Just a side note: one of the reasons that I like to make clothes for the children is, that sometimes it is quicker to sew than search the shops for something suitable for my children to wear. Especially where my girls are concerned. There is an interesting discussion going on over at Se7en (here). Obviously a world-wide problem judging by the comments.

8 thoughts on “And now for Eldest’s Dressmaking

  • Wednesday 10 April, 2013 at 6:08 pm
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    I love the fact that your daughter has made her first item. The stitching around the neck is so neat, she’s done so well.
    You saying about your needlework teachers advice. I can remember my teacher so well and was fortunate to find that she lived near to me later when I had children, I was therefore able to thank her for what she did for me.
    I always came top over the 4 years being taught by her and she wanted me to go further but me being the obstinate type I wanted to get out to work as soon as possible and of course now wish I’d taken her advice.
    Are you watching the Sewing Bee on tv? It’s making me all broody to get dressmaking again. lol.
    Please congratulate your daughter for me and I look forward to her next project.
    Briony
    xxxxxx

    • Thursday 11 April, 2013 at 11:01 am
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      Oh, thank you, Briony. I’ll pass on your congratulations. They have all been watching the Sewing Bee, although they began the project before it started. It’s helped to keep them inspired. In fact, it was the man in the fabric shop that told my eldest about the show. I saw the trailers and couldn’t see how it could work, but I am won round and the children love it too! I wonder if they’ll do a junior version like the baking show.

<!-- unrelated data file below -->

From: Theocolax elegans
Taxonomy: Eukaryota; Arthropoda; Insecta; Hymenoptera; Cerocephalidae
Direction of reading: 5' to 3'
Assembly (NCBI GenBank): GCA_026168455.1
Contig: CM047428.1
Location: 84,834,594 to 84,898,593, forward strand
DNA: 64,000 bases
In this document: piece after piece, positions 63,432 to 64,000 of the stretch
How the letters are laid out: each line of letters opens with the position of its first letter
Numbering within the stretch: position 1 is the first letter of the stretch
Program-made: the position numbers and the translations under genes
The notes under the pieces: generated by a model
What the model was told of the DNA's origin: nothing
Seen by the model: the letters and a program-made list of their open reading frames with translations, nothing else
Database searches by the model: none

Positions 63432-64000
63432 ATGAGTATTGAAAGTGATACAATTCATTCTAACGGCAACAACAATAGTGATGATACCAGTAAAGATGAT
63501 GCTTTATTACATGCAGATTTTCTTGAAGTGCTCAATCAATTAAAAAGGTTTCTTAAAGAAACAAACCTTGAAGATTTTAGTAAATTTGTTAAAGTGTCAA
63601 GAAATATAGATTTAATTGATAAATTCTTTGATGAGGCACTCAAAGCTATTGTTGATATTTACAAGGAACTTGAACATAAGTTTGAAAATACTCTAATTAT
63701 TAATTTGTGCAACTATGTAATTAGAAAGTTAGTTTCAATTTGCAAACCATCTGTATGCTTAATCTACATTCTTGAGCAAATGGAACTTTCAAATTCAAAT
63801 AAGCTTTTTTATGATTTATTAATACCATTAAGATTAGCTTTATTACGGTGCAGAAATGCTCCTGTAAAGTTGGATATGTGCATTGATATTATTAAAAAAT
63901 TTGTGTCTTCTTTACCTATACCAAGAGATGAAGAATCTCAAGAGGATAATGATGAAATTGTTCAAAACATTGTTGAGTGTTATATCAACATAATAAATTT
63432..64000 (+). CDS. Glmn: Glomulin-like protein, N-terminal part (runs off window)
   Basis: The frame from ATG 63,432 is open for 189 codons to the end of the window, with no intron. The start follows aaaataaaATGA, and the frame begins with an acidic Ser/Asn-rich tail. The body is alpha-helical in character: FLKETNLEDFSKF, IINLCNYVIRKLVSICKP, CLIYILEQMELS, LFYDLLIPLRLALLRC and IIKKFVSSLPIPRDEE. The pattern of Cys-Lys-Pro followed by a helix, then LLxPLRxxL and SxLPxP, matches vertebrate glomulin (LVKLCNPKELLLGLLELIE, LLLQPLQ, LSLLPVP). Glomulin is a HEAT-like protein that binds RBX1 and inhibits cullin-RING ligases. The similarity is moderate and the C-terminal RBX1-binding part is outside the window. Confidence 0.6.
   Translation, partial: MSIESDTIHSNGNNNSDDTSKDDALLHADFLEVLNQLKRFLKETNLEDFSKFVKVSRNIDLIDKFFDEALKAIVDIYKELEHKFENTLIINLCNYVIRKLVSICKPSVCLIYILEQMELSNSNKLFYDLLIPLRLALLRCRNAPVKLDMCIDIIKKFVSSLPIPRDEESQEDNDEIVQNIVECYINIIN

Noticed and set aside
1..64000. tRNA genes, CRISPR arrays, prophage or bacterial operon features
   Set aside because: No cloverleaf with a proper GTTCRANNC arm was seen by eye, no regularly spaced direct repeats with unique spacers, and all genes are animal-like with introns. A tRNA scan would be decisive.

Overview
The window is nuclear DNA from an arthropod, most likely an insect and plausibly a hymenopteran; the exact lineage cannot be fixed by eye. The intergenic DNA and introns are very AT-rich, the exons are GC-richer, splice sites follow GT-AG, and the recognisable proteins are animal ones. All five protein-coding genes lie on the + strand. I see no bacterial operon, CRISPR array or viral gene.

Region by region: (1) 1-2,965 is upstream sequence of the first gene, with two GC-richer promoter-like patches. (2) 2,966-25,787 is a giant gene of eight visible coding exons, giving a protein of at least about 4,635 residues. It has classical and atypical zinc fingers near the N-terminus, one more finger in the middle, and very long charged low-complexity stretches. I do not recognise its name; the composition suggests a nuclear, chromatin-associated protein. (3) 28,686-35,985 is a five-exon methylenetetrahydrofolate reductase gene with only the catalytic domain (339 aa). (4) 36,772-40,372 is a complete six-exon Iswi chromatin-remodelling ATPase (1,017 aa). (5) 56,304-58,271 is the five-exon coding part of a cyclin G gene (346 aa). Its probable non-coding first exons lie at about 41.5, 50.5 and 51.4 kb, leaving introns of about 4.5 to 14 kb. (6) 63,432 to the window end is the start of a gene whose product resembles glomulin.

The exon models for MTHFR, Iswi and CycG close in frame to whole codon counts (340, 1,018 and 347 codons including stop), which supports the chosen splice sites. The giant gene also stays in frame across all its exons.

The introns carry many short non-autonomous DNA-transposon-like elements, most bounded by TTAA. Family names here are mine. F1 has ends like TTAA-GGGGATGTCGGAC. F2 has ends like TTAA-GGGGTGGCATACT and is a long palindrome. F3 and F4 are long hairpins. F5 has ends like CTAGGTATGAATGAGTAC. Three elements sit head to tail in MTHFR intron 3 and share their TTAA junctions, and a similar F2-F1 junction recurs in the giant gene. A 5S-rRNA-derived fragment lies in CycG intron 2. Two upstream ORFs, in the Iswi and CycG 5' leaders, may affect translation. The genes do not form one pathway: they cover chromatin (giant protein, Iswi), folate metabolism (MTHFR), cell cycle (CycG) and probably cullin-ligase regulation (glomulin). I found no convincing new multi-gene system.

I think it is wonderful that you were able to thank your teacher. I’m sure that it meant a lot to her to see you later. Hope you find a pattern to entice you back to dressmaking. I can tell its only a matter of time!

  • Wednesday 10 April, 2013 at 10:53 pm
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    Thanks so much for the link… Wow… I never expected that post to cause so much discussion!!! Clearly folk have a lot to say about what clothes are available or rather what isn’t available… Love your sewing lessons!!! My kids are about to go from a couple of easy sewing projects a year – to the real thing. The time has come!!!

    • Thursday 11 April, 2013 at 11:05 am
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      I think that this is a subject close to a lot of mothers’ hearts. Wishing you good luck with the sewing projects. I really am looking forward to seeing what your children make. 🙂

  • Thursday 11 April, 2013 at 7:43 pm
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    oh this is just fantastic!
    another amazing first project! i love the trims she chose.

    • Saturday 13 April, 2013 at 1:44 pm
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      Choosing the trimmings was a tough decision. So many great combinations and options to choose. I love the choices they made.

  • Thursday 11 April, 2013 at 10:16 pm
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    What a lot of talent you have in your house! Looking forward to seeing future projects x

    • Saturday 13 April, 2013 at 1:46 pm
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      Thanks Bridget. They are both enthusiastic. I think there will be more projects coming up soon. Only problem is that they are starting to bite into my dressmaking time. Maybe a second sewing machine is in order.